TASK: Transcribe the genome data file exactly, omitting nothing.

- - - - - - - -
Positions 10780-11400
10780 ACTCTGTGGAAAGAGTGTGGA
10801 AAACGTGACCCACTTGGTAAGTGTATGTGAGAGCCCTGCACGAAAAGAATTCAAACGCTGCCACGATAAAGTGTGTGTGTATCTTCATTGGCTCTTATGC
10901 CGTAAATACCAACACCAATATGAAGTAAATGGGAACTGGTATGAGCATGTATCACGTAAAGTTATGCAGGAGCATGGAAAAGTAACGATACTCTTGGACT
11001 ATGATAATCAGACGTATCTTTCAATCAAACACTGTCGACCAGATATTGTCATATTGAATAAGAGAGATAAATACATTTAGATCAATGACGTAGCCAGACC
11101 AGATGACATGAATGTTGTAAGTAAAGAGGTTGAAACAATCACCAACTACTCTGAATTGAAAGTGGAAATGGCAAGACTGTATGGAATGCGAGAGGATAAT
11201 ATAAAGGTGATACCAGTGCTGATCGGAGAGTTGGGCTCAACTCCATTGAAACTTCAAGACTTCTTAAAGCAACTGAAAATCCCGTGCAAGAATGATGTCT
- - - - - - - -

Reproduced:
Positions 10780-11400
10780 ACTCTGTGGAAAGAGTGTGGA
10801 AAACGTGACCCACTTGGTAAGTGTATGTGAGAGCCCTGCACGAAAAGAATTCAAACGCTGCCACGATAAAGTGTGTGTGTATCTTCATTGGCTCTTATGC
10901 CGTAAATACCAACACCAATATGAAGTAAATGGGAACTGGTATGAGCATGTATCACGTAAAGTTATGCAGGAGCATGGAAAAGTAACGATACTCTTGGACT
11001 ATGATAATCAGACGTATCTTTCAATCAAACACTGTCGACCAGATATTGTCATATTGAATAAGAGAGATAAATACATTTAGATCAATGACGTAGCCAGACC
11101 AGATGACATGAATGTTGTAAGTAAAGAGGTTGAAACAATCACCAACTACTCTGAATTGAAAGTGGAAATGGCAAGACTGTATGGAATGCGAGAGGATAAT
11201 ATAAAGGTGATACCAGTGCTGATCGGAGAGTTGGGCTCAACTCCATTGAAACTTCAAGACTTCTTAAAGCAACTGAAAATCCCGTGCAAGAATGATGTCT